Human ‘Time Neurons’ Encode Specific Moments in Time

Summary: Specific hippocampal neurons may be involved in time-related memory encoding. Findings reveal the human brain contains time-tracking neurons.

Source: SfN

Neurons in the hippocampus fire during specific moments in time, according to research recently published in Journal of Neuroscience. The cells may contribute to memory by encoding information about the time and order of events.

Episodic memories involve remembering the “what, where, and when” of past experiences. The “where” may be encoded by place cells in the hippocampus, which fire in response to specific locations.

Rodents have hippocampal neurons that fire in response to specific moments in time — the “when” — but until recently it was not known if the human brain contained them too.

Reddy et al. recorded the electrical activity of neurons in the hippocampus of epilepsy patients undergoing diagnostic invasive monitoring for surgery. During the recording, the participants viewed and memorized a sequence of 5 to 7 images.

At random intervals, the participants were quizzed on the next image in the sequence before it resumed. Time-sensitive neurons fired during specific moments in time between quizzes, irrespective of the image.

This shows the firing activity on a graph
Hippocampal neurons fire at successive moments of a temporal interval. This shows the firing activity of the population of time cells (N=128). Each row shows the firing activity for an individual time cell, averaged across trials. The x-axis corresponds to time of the median trial length. The neurons are sorted by the latency of the maximum firing rate. Credit: Reddy et al., JNeurosci 2021

The neurons still tracked time even during 10-second gaps with no images while the participants waited. The researchers could decode different moments in time based on the activity of the entire group of neurons.

These results demonstrate the human brain contains time-tracking neurons.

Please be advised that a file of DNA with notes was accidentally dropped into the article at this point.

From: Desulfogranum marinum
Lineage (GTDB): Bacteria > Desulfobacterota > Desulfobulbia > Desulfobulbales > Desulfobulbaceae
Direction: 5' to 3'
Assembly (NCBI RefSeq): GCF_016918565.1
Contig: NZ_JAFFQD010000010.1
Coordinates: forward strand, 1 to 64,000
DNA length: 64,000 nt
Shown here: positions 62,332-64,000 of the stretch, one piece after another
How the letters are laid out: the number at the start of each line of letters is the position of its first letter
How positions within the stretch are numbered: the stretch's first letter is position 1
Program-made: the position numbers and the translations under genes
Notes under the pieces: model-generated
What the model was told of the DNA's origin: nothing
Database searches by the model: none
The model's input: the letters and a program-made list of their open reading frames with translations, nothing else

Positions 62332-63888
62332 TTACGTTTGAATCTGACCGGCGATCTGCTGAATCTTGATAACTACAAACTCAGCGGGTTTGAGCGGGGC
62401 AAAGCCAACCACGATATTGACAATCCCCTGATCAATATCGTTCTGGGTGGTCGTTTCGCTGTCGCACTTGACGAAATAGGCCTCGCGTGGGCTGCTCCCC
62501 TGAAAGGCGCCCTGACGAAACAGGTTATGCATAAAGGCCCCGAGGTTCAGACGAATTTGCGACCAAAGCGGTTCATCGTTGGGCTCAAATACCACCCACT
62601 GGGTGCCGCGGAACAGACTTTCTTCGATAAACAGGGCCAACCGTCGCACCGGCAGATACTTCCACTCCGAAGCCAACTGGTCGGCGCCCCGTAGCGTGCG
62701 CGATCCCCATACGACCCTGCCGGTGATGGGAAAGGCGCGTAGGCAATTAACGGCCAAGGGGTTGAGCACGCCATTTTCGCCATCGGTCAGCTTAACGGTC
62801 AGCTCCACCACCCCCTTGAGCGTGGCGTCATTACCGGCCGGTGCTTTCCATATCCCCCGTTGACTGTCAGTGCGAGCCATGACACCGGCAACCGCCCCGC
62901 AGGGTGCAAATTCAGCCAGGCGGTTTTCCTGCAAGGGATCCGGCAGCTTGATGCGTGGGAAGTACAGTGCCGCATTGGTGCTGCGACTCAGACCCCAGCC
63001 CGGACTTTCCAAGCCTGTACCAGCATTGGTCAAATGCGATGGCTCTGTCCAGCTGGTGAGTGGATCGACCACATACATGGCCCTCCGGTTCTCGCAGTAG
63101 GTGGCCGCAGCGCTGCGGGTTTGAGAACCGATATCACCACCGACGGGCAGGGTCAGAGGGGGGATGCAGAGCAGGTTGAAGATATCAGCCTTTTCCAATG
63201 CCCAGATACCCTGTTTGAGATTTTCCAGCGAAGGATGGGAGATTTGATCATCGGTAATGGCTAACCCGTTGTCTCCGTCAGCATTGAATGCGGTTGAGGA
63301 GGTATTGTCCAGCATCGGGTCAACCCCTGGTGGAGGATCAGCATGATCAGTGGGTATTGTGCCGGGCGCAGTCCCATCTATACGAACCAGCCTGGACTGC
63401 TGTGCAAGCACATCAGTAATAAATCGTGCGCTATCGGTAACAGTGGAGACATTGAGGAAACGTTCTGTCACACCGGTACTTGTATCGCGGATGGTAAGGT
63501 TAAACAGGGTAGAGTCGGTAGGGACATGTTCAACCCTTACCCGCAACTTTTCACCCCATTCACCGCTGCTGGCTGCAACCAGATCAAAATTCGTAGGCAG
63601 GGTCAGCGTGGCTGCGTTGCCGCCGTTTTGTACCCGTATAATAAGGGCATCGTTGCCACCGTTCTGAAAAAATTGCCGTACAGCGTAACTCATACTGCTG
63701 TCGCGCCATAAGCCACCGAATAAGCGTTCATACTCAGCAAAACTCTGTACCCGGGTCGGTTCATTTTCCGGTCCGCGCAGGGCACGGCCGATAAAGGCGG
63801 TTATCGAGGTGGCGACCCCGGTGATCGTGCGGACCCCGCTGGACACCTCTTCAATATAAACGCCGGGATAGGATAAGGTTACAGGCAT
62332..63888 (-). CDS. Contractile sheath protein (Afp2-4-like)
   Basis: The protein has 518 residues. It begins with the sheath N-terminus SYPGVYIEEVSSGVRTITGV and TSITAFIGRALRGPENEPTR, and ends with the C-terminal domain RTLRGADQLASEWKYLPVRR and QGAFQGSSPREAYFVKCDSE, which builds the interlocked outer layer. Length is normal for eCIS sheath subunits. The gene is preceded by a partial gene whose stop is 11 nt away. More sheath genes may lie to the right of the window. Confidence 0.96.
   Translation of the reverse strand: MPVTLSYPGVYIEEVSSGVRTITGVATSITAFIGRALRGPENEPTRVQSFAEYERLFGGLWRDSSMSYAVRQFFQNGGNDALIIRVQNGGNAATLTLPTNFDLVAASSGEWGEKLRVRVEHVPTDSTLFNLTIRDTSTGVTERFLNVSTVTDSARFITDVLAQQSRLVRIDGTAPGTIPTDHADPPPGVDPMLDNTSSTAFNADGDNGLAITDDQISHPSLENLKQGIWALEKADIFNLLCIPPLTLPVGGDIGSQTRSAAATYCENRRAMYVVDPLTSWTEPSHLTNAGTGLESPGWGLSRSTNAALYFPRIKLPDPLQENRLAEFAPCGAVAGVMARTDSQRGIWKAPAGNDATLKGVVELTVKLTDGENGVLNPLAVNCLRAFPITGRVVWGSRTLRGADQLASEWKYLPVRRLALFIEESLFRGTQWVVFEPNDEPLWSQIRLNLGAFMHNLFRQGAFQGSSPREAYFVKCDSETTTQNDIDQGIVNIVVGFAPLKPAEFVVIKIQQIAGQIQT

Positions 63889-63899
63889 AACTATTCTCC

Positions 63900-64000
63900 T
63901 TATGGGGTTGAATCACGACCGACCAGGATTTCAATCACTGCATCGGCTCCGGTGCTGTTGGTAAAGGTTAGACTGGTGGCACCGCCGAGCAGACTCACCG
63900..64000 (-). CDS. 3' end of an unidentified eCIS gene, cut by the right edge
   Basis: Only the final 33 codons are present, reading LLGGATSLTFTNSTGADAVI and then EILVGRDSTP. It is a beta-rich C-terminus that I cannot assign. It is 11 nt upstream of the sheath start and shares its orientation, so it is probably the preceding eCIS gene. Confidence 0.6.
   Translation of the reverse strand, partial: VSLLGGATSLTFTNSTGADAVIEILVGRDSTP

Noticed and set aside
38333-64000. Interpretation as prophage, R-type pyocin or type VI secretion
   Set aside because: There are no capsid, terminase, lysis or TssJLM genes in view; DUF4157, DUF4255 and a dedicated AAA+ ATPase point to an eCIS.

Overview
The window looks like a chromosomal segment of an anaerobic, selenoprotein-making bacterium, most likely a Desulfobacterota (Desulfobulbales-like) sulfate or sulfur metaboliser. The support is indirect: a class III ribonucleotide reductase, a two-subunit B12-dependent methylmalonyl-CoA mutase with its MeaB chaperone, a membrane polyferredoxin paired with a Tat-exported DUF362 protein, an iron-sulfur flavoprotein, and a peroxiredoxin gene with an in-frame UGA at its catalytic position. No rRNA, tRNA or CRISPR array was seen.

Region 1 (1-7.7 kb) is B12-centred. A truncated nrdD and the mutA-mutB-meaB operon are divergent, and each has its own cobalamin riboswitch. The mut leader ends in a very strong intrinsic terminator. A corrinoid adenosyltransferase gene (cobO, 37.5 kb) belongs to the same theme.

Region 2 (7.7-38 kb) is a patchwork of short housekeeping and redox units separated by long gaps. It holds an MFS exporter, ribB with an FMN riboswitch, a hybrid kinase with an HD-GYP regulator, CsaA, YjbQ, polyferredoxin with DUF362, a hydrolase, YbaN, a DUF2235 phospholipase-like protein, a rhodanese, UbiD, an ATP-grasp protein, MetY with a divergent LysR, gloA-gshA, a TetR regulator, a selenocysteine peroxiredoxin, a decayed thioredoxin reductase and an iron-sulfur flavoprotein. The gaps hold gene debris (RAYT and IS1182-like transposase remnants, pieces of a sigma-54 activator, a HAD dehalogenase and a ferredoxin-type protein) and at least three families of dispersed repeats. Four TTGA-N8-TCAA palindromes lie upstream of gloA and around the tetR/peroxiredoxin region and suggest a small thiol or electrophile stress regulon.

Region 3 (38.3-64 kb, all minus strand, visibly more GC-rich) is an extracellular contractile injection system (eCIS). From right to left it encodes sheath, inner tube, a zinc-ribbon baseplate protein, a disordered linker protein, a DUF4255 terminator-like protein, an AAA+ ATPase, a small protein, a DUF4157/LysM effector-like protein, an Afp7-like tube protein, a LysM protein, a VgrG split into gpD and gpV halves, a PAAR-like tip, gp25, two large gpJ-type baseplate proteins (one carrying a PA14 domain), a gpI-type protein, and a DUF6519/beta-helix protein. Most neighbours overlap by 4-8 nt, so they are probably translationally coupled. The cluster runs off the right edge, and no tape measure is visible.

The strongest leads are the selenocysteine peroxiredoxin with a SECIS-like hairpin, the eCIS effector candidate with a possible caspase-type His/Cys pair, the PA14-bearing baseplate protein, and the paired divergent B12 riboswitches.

About this neuroscience research news

Source: SfN
Contact: Calli McMurray – SfN
Image: The image is credited to Reddy et al., JNeurosci 2021

Original Research: Closed access.
Human hippocampal neurons track moments in a sequence of events” by Leila Reddy, Benedikt Zoefel, Jessy K. Possel, Judith C. Peters, Doris Dijksterhuis, Marlene Poncet, Elisabeth C.W. van Straaten, Johannes C. Baayen, Sander Idema and Matthew W. Self. Journal of Neuroscience


Human hippocampal neurons track moments in a sequence of events

An indispensable feature of episodic memory is our ability to temporally piece together different elements of an experience into a coherent memory. Hippocampal “time cells” – neurons that represent temporal information – may play a critical role in this process. While these cells have been repeatedly found in rodents, it is still unclear to what extent similar temporal selectivity exists in the human hippocampus.

Here we show that temporal context modulates the firing activity of human hippocampal neurons during structured temporal experiences. We recorded neuronal activity in the human brain while patients of either sex learned predictable sequences of pictures. We report that human time cells fire at successive moments in this task.

Furthermore, time cells also signaled inherently changing temporal contexts during empty 10-second gap periods between trials, while participants waited for the task to resume. Finally, population activity allowed for decoding temporal epoch identity, both during sequence learning and during the gap periods.

These findings suggest that human hippocampal neurons could play an essential role in temporally organizing distinct moments of an experience in episodic memory.

Significance Statement:

Episodic memory refers to our ability to remember the “what, where, and when” of a past experience. Representing time is an important component of this form of memory.

Here, we show that neurons in the human hippocampus represent temporal information. This temporal signature was observed both when participants were actively engaged in a memory task, as well as during 10s-long gaps when they were asked to wait before performing the task. Furthermore, the activity of the population of hippocampal cells allowed for decoding one temporal epoch from another.

These results suggest a robust representation of time in the human hippocampus.

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